Update: Monica DeLancy told the Courier via text that DeLancy and the Cobb SCLC filed a motion to vacate the eviction, and a new hearing will be scheduled for December 20.
Well-known renters rights activist and candidate for the Cobb County Board of Commissioners Monica DeLancy was evicted from her apartment on Riverside Parkway in South Cobb Thursday morning.
Delancy, who is founder and director of the We Thrive in Riverside Renters Association, told the Courier, “I was never notified by the Cobb County Magistrate Court that Lake Crossing had refiled. The only thing I’ve seen was that they didn’t have to refile, because of the original filing.”
DeLancy said she wasn’t as concerned with having to move as she was by being denied her day in court, and that the hearing passed without a notification from Cobb Magistrate Court.
She said that if she’d been aware of the Magistrate Court hearing, she could have had her belongings packed and ready to move.
“Only thing I know from the apartment complex is that they know I am a force for renters, and pretty much when I asked them a question about different procedures, that’s when they started talking about ‘we’re not going to renew your lease’,” she said.
“I was fine with that. But I wanted to have my say in court so I could put all this on paper. I did not get my say in court,” she said. “I did not get my say in Magistrate Court. All I got was today, December the 12th, the Sheriff showed up on my door, and me, the voice for renters, being put out, evicted, two weeks before Christmas, with my Christmas tree.”
She said her understanding was that the complex was within their right to carry out the eviction, but that after the federal court bankruptcy proceedings were finished, the eviction should come back to Cobb Magistrate Court. She said that since she didn’t receive notification, she did not get her day in court.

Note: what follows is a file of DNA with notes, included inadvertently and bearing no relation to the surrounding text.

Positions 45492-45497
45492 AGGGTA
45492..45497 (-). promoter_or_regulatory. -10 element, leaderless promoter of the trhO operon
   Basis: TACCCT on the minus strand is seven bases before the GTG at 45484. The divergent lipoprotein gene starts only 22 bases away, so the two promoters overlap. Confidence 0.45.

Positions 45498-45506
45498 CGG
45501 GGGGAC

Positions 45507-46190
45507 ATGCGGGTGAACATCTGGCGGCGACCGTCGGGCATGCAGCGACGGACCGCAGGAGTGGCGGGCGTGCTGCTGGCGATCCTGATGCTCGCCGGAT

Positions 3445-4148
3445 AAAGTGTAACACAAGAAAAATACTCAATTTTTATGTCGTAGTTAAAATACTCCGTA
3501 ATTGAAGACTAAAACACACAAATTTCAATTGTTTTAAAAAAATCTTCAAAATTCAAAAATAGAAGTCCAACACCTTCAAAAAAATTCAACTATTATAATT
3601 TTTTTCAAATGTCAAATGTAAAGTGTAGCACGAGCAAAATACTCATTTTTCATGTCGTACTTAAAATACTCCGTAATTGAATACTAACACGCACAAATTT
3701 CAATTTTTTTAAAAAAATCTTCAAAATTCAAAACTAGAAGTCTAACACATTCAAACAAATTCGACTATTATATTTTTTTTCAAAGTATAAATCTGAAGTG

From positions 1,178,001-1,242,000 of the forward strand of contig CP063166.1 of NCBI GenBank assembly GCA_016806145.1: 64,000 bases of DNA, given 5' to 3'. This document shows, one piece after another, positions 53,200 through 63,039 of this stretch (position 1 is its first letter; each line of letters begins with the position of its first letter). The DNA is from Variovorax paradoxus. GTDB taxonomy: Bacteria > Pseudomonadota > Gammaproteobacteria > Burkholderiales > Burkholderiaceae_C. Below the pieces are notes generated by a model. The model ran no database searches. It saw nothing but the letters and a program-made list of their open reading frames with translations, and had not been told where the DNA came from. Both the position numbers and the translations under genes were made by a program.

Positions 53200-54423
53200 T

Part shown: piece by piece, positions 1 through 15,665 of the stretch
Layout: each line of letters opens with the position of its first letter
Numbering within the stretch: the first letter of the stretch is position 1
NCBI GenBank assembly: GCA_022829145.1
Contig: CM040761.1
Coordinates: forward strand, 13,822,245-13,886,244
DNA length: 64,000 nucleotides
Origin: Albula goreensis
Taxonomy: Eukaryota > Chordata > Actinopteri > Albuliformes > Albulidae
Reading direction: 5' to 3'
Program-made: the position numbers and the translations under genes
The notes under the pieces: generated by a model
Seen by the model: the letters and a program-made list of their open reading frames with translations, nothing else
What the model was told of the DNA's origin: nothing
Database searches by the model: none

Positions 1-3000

Magistrate Court records indicate that the first scheduled hearing on Lake Crossing’s eviction proceeding, which began in the last week of July, was removed from the court calendar on August 16 after the court received DeLancy’s bankruptcy notice.
Then on October 21 the case was returned to the calendar, and a notice was supposed to have been sent to DeLancy the same day.
A new hearing was scheduled for November 8, and since DeLancy was not present, a default judgement was made in favor of the apartment complex.
The Courier spoke with a staff member at the Magistrate Court clerk’s office, who said that the notice had been sent to DeLancy.
When asked whether hearing notices were sent certified mail, the staffer answered no, and said “we’re not responsible for the postal service.”
Delancy said that her lawyer will attempt to get the default judgement thrown out, so that she can make her case at a hearing.